Back in 1993 a Morningstar analyst made the observation that “Sound Shore Fund cultivates the market’s wallflowers. This fund is something of a flea market shopper, searching for value that is not reflected in a security’s price.”

The value-oriented management and investment philosophy remain strikingly similar to when the review was written, when the fund was already eight years old. The original managers, T. Gibbs Kane Jr. and Harry Burn III, still actively participate in day-to-day investment and management decisions. In 2006, John DeGulis, who had been with the firm a decade, made the management duo a trio.

DeGulis, 49, remembers his first years at the fund, when the dot-com bubble was still inflating. “Between 1996 and 1998, the market was up a lot and we did reasonably well,” he says. “But in 1998 and 1999, momentum took over and the markets moved away from anything but technology. It was a perfect storm for value investors.” The fund, which had risen from virtual obscurity in the mid-1990s to about $2 billion in assets by 1999, shed assets as investors sought greener pastures.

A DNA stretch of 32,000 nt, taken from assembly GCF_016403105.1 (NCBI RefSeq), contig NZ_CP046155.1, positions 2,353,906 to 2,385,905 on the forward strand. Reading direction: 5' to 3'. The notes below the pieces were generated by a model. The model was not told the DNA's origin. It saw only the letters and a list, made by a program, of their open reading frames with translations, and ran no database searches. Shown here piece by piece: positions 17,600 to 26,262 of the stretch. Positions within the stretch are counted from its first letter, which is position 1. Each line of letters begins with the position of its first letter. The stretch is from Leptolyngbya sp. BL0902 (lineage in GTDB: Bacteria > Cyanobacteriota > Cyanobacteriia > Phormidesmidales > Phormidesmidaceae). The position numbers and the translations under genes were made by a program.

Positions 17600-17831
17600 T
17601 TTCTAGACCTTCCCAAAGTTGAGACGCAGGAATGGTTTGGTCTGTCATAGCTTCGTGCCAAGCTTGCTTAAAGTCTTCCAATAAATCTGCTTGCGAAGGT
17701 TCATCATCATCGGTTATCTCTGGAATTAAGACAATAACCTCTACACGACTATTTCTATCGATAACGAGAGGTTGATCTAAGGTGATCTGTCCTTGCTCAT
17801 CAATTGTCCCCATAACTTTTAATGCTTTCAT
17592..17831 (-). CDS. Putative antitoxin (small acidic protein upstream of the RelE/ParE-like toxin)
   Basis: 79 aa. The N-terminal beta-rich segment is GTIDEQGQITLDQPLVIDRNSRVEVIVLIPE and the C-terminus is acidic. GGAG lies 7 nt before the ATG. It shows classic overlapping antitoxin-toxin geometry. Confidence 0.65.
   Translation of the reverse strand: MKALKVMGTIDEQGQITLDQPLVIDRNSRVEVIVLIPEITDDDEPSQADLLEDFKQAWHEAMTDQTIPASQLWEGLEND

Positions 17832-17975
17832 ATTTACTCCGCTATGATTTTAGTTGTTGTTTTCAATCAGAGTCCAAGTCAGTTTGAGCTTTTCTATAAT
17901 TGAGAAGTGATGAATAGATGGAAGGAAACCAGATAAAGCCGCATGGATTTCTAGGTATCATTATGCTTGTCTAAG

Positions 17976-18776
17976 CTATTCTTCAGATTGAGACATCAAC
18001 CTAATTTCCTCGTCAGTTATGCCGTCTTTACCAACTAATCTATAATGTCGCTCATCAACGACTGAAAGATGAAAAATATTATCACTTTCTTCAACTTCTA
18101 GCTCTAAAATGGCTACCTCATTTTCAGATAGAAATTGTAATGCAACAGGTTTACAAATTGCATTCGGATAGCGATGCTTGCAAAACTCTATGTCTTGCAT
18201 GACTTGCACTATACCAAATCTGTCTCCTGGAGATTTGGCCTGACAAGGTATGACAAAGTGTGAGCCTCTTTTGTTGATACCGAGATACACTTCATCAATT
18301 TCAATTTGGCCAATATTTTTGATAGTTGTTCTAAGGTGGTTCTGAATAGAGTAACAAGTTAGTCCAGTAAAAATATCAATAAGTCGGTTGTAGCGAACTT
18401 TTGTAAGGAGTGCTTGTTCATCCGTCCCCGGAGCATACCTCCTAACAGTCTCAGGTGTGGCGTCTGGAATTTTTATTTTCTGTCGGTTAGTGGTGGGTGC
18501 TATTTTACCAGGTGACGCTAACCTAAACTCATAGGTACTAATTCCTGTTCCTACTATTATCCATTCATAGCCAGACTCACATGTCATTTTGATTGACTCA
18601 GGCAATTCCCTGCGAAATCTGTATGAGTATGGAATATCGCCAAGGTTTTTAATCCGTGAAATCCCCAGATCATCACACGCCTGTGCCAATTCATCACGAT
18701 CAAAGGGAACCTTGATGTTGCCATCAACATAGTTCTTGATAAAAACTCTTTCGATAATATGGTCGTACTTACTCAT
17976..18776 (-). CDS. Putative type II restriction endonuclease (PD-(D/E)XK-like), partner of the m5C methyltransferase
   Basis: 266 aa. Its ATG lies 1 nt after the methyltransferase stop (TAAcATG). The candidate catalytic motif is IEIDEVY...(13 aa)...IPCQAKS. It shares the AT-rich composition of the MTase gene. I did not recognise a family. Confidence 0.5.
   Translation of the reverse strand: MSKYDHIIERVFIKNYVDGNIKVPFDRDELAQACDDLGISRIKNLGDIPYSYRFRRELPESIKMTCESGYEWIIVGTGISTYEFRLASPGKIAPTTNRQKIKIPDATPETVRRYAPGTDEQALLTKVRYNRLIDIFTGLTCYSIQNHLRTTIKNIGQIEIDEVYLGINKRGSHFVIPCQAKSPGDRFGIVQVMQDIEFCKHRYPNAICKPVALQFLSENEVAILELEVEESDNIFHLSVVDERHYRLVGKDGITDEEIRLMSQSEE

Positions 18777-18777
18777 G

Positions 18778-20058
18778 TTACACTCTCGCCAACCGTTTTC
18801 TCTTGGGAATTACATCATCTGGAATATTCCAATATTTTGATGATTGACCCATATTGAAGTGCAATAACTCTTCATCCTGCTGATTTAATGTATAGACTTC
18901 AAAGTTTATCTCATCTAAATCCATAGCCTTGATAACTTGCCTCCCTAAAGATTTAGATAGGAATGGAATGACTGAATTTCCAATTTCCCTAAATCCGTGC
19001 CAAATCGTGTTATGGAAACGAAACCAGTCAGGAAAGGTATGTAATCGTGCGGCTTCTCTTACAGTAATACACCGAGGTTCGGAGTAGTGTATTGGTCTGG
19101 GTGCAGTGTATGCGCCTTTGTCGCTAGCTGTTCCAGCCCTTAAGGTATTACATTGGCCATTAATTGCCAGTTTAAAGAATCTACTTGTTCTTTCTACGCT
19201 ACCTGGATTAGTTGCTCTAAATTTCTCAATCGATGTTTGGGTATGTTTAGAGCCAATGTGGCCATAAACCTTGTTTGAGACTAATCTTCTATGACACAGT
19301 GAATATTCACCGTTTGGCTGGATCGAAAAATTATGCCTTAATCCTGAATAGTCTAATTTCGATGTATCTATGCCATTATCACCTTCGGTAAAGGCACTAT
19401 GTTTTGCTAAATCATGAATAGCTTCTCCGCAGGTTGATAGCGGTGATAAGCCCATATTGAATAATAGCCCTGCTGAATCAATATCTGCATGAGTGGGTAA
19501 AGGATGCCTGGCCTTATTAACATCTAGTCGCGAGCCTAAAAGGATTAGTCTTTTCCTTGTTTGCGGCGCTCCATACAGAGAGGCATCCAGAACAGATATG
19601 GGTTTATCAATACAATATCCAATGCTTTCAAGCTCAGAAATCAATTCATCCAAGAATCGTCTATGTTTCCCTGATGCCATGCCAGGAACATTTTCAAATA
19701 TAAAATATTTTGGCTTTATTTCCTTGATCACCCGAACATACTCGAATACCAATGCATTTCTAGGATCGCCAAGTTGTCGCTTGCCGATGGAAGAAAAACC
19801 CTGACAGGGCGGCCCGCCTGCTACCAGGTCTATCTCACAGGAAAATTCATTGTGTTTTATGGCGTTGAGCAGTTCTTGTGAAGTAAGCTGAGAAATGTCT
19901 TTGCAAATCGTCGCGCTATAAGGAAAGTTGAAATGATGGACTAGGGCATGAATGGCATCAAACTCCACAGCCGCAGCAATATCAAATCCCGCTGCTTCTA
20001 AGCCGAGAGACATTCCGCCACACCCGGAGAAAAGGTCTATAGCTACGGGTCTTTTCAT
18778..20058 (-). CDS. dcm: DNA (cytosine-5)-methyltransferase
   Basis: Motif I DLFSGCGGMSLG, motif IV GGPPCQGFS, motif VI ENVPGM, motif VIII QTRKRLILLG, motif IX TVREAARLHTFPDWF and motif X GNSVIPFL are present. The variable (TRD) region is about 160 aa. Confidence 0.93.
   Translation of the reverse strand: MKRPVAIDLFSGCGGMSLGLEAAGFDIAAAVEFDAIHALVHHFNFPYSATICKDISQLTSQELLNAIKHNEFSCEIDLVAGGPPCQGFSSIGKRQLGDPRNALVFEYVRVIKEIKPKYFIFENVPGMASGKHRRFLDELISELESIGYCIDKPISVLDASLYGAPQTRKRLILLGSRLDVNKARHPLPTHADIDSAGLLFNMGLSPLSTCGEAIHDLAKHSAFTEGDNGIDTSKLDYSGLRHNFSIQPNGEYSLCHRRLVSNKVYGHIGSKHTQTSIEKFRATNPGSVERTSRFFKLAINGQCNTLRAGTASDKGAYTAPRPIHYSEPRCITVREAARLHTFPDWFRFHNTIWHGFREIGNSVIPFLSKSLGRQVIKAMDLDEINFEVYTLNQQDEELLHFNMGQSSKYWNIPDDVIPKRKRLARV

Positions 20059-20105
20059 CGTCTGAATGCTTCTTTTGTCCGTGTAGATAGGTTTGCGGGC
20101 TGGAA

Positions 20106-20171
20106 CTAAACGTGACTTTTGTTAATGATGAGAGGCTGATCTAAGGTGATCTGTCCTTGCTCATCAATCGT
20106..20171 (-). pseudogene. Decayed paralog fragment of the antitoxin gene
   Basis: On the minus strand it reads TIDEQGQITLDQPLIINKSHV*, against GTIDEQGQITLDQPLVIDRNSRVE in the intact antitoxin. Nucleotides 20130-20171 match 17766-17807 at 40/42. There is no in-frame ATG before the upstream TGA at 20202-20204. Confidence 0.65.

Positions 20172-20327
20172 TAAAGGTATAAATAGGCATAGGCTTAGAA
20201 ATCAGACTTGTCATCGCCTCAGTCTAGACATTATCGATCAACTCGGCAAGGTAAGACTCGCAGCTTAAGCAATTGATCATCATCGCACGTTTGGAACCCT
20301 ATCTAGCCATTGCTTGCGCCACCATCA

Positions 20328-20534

Its fortunes reversed in the early 2000s, when tech-weary investors favored value stocks and performance perked up. “When the broad market was down over 20% in 2000, we were up,” he says. “We succeeded because we didn’t divert from our philosophy. We did what we had always done.”

That conviction has rewarded investors over the long term. The fund’s annualized five-year return as of June 30 was 17.06%, above the 15.03% for the average fund in Morningstar’s large-cap value category, while the Sound Shore Fund’s 7.76% annualized 10-year return bested the Morningstar category’s 6.59%. Over the last 20 years, the Sound Shore Fund realized a 10.22% annualized return, while its average peer returned 7.7%.